Stuart Hall and his co-authors (1978) argue that the growth in media coverage of crime in Britain during the early 1970s contributed to a widespread belief that there was a crisis in society: a crisis that involved an apparent breakdown in law and order. This crisis was focused on a new ‘folk devil’: the mugger (involved in street robbery). ‘Mugging’ was a term imported from the United States: a society viewed in Britain as marred by urban disorder, violent crime and racial conflict.
Hall et al. emphasise the important role played by the media in constructing crime and disorder. They draw on Cohen’s study and his ideas of folk devils and moral panics. However, they locate the media’s role – and the construction of ‘mugging’ as a crisis of law and order – in wider social and political conflicts. By the early 1970s, they argue, a long period of political ‘consensus’ (general agreement about the direction of British society and how it should be governed) was breaking down.
The British economy was experiencing trouble and there was growing industrial unrest with strikes increasing. However, there were many other forms of social and political dissent: conflict between Unionists and Nationalists in Northern Ireland, the rise of feminism, the emergence of black and anti-racist politics, the growth of student politics and the counter-culture, as well as new types of social disturbance associated with young people (a rise in football violence, for example).
According to Hall and his colleagues, the British state (representing the British ruling class) tried to define this multiple economic, social and political crisis as a problem of crime and disorder. That is, they identified it as a crisis of law and order that demanded tougher policing and sentencing. Politicians, senior police officers, judges and other spokespeople acted as ‘primary definers’: defining the problem and demanding a crackdown on crime.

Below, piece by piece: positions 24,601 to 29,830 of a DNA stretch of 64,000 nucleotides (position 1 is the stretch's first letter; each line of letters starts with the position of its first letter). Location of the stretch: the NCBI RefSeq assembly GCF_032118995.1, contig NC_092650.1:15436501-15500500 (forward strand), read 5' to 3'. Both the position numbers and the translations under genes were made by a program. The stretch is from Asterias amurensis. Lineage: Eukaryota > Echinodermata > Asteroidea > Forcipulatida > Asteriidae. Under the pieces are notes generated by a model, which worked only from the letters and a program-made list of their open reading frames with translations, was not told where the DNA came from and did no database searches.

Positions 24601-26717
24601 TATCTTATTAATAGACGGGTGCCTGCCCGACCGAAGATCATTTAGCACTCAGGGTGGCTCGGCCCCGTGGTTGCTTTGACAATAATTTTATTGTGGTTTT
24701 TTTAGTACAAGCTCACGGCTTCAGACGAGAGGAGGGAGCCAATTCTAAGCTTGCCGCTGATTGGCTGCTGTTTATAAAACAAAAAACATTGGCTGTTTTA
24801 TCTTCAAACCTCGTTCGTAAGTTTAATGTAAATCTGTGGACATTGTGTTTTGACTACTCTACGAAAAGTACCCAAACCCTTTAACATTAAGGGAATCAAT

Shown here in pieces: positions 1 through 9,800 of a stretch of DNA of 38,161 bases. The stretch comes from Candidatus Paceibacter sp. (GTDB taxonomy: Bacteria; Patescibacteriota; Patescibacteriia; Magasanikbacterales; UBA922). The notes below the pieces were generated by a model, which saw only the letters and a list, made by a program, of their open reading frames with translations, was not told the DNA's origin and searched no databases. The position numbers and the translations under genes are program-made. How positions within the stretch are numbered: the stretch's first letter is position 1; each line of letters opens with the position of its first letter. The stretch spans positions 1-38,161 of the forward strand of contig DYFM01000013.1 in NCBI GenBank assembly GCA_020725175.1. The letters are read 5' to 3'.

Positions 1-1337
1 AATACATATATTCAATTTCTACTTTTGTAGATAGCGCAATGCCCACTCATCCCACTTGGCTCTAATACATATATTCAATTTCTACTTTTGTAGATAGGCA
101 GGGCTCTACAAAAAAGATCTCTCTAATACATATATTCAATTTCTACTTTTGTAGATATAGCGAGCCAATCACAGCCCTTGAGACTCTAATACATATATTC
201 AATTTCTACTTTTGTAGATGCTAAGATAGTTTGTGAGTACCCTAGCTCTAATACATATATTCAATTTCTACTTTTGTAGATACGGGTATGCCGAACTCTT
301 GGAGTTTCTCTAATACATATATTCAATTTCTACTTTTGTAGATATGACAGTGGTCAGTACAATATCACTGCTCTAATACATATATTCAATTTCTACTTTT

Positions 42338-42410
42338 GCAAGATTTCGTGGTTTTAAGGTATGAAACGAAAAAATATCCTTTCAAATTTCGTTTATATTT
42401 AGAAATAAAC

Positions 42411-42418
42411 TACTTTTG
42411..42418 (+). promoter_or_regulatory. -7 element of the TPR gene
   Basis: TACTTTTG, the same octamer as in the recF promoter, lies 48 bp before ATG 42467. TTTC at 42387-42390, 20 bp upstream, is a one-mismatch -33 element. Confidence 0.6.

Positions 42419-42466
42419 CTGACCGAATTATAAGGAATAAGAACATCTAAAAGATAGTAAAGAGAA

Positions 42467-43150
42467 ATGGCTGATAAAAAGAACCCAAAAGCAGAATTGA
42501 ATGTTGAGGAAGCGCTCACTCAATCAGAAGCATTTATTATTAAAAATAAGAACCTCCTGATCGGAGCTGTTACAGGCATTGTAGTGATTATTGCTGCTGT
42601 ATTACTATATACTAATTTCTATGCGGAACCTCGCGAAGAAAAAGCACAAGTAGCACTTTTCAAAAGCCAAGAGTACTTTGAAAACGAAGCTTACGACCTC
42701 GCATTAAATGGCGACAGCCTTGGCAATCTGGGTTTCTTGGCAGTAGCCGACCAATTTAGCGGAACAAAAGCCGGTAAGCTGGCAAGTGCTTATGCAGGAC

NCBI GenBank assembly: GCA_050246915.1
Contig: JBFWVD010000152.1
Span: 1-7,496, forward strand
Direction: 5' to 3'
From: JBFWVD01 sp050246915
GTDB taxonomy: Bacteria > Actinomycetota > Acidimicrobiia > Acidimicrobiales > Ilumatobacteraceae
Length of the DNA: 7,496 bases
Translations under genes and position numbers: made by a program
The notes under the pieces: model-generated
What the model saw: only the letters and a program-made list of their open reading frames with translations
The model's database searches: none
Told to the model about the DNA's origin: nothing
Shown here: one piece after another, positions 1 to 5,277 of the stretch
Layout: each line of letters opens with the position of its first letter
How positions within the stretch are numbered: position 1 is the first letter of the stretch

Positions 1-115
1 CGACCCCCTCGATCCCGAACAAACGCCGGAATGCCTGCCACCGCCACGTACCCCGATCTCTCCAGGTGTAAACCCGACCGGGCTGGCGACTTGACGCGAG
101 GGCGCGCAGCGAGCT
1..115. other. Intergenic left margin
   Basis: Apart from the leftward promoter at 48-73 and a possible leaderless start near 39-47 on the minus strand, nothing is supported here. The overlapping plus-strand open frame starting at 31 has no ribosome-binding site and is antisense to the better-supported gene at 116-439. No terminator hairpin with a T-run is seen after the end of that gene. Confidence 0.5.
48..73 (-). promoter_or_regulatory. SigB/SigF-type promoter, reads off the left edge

The media took their cue from these definers – especially in the identification of ‘mugging’ (in which the mugger was usually identified as a dangerous young black man) – as the most alarming example of the ‘rising tide of crime’. These constructions of crisis in the media addressed public anxieties and concerns about the state of Britain and turned them into a moral panic about mugging.
In the process, Hall et al. claim two things happened. First, the real and deep-seated causes of the crisis were obscured. Inequality, conflict and dissent were instead turned into a crisis of law and order that needed more and tougher policing (hence their book’s title: Policing the Crisis).
Second, Britain took a step towards becoming a ‘Law and Order society’ in which police powers were extended, sentencing got tougher and politicians could always claim the need to be ‘tough on crime’. Young black men were increasingly likely to be ‘stopped and searched’ by police and be viewed as threatening, dangerous and disorderly. This created a long-lasting tension in many British cities.